Exciting time to be covering sports in Florida: Tim Tebow’s angling for the 2024 Presidential Campaign, George O’Leary snubbing newspapers and 22-year-old Dwight Howard is emerging as perhaps the NBA’s Next Great post player. We swapped emails with Orlando Sentinel columnist Mike Bianchi on these topics and a few others (Danny Wuerffel!).
Q: You went to the University of Florida, and have spent, as far as we can tell, your entire journalistic career in Florida. Is that by design or happenstance? It didn’t seem like you were shipped out to a paper in podunk to endure a few years of what a friend called, ‘indentured journalistic servitude.’ How’d you avoid it? And how’d you decide journalism was what you wanted to do?
I’ve never wanted to leave Florida. Why would I? People retire to come here and have fun, so why not live here your whole life and have fun? And, plus, Florida has always been a really good newspaper state. When I was a young journalism tyke, papers like the St. Pete Times and Miami Herald were doing investigative journalism that rivaled any paper in the country. I don’t really know how I decided journalism is what I wanted to do. Maybe it started in high school when our high school newspaper ran a big story on a bunch of anonymous students (I was actually one of them) who painted graffiti on the big, blue sign in the outfield of our baseball stadium. We took photos and everything and I wrote a humorous story about the great graffiti caper. The principal became irate and threatened to shut down the paper because we were glorifying rule-breaking and vandalism. I think that’s when I first figured out newspapers could make people in authority very uncomfortable, and I kinda liked that.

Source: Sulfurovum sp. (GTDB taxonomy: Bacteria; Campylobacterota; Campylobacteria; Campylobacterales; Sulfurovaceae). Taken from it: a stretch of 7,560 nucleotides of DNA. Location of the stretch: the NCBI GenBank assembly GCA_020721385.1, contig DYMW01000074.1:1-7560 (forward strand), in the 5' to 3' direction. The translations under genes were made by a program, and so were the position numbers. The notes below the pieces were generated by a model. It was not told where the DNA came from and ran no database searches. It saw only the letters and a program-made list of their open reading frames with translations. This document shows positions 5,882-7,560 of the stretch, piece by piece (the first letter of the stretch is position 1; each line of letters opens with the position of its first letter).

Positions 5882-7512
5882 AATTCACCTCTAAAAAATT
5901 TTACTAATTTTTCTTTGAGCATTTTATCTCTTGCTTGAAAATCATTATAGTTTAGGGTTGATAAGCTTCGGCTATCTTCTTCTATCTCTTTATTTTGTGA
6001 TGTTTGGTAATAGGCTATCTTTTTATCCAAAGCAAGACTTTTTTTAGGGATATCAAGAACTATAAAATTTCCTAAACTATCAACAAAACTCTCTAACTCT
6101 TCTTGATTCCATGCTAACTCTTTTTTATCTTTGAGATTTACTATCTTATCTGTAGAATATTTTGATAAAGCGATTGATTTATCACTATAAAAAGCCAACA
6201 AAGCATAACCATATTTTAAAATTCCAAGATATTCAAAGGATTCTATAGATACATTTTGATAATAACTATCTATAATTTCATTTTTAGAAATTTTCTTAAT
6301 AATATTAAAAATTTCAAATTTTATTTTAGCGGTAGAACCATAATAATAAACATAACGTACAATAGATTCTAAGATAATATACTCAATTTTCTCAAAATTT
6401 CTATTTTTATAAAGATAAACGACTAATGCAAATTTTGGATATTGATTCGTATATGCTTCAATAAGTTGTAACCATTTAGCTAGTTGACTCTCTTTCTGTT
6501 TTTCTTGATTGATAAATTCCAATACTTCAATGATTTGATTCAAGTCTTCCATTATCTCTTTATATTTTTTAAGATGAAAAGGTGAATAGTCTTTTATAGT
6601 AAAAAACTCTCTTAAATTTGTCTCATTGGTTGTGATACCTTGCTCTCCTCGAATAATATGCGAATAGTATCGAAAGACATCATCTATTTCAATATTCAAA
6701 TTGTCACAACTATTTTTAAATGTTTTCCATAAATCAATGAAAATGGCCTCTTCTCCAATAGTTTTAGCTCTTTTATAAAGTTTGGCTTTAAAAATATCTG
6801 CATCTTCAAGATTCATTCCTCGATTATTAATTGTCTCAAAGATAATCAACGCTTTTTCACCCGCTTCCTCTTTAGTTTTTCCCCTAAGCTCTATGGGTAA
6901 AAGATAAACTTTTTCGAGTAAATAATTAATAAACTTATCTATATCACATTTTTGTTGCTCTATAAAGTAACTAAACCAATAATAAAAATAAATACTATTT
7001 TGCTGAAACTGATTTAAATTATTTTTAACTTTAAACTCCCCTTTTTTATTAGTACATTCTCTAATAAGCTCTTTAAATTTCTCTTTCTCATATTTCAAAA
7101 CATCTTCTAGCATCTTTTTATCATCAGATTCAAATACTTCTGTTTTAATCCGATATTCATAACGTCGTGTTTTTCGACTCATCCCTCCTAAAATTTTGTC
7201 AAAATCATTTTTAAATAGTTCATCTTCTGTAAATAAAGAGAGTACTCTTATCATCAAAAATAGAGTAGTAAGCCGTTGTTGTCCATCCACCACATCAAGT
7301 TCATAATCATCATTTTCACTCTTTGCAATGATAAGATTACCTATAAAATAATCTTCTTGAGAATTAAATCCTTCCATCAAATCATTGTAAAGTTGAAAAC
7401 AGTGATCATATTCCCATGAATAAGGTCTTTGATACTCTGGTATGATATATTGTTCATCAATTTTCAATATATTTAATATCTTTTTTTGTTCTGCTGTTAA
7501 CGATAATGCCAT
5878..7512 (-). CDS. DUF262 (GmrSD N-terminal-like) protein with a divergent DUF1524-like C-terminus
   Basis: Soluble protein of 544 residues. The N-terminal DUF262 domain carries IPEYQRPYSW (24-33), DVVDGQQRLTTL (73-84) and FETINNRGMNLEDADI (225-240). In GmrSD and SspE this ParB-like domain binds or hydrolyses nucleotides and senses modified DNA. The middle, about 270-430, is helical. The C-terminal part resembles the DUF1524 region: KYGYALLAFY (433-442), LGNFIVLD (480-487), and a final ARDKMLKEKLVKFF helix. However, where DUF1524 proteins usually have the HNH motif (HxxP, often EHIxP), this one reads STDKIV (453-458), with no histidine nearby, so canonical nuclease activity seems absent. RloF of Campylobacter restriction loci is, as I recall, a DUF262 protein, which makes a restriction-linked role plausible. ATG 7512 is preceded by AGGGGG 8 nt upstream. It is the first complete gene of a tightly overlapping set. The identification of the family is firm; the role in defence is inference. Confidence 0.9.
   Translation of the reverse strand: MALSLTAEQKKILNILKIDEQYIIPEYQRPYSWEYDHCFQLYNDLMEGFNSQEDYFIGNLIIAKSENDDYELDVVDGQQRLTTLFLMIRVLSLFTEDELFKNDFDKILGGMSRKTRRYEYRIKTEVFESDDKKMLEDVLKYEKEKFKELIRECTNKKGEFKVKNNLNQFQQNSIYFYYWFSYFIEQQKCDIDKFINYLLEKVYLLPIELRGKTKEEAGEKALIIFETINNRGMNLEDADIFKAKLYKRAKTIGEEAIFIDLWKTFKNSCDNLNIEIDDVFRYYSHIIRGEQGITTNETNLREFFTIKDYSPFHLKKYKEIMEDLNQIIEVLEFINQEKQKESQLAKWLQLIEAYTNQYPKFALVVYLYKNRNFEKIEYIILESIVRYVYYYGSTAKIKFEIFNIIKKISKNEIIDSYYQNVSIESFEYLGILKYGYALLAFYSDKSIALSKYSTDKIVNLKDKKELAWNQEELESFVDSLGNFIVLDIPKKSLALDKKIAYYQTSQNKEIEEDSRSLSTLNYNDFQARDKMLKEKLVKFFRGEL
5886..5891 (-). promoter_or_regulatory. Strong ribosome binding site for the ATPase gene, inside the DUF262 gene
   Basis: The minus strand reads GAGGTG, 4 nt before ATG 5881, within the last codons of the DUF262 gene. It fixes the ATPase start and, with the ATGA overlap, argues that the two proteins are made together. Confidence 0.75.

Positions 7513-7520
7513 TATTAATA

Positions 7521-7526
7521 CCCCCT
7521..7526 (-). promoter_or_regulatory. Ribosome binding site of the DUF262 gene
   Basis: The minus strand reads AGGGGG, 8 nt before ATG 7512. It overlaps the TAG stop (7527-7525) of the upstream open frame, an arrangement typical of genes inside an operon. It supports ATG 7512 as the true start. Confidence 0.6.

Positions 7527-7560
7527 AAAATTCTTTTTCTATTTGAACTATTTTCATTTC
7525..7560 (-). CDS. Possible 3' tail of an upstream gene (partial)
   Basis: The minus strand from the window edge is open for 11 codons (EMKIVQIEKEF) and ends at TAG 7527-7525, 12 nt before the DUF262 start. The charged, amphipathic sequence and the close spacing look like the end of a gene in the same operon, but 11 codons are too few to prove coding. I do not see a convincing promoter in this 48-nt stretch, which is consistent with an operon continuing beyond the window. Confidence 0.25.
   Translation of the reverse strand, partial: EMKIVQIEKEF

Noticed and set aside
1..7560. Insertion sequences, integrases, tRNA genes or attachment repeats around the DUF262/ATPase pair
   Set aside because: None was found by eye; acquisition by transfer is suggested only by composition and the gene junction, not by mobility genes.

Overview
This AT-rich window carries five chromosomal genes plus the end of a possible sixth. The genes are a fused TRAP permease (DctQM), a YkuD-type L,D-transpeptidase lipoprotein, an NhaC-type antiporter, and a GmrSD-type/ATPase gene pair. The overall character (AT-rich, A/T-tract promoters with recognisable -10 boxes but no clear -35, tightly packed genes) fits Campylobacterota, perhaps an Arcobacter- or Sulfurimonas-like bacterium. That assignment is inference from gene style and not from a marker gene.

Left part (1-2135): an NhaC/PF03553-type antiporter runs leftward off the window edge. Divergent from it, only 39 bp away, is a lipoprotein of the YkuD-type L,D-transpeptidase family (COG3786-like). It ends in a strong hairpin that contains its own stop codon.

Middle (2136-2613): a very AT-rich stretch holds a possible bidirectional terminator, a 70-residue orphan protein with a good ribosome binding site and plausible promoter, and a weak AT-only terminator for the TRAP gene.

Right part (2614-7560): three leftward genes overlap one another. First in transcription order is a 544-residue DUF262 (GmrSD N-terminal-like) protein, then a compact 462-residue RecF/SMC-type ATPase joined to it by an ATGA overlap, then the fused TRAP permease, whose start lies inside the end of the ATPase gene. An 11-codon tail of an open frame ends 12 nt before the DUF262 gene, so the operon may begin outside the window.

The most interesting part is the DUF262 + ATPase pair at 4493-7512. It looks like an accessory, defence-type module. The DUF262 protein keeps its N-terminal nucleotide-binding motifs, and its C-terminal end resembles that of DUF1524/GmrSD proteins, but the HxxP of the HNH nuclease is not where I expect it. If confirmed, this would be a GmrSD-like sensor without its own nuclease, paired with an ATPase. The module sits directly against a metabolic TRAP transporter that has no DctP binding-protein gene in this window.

Actually, my ultimate goal was to be a baseball player, but when I got cut from the junior-college team I figured if I couldn’t play sports for a living, I might as well cover them.
Q: How difficult was it to be objective when you were working for the Gainesville Sun, considering you had attended the University of Florida? We’ve heard some absolute horror stories about dealing with the school’s athletic department, but does it help dealing with the school because you’re a former Gator?
I don’t think it’s that difficult for the individual writer to be objective, but I think you get thrust into a position where institutional objectivity is lacking. When I worked at the Gainesville Sun, the publisher was a big Gator fan and the paper flew a Gator flag on our flagpole on the weekend of home football games. I think it’s that way in a lot of college towns. The people in charge want you to be a bit of a homer because it’s good for business. I will say that if you want to keep your superiors happy you have to tread a bit more lightly when working at the hometown newspaper where the university wields a lot of clout. Personally, I always took pride in the fact that I wasn’t as much of a homer as the newspaper wanted me to be.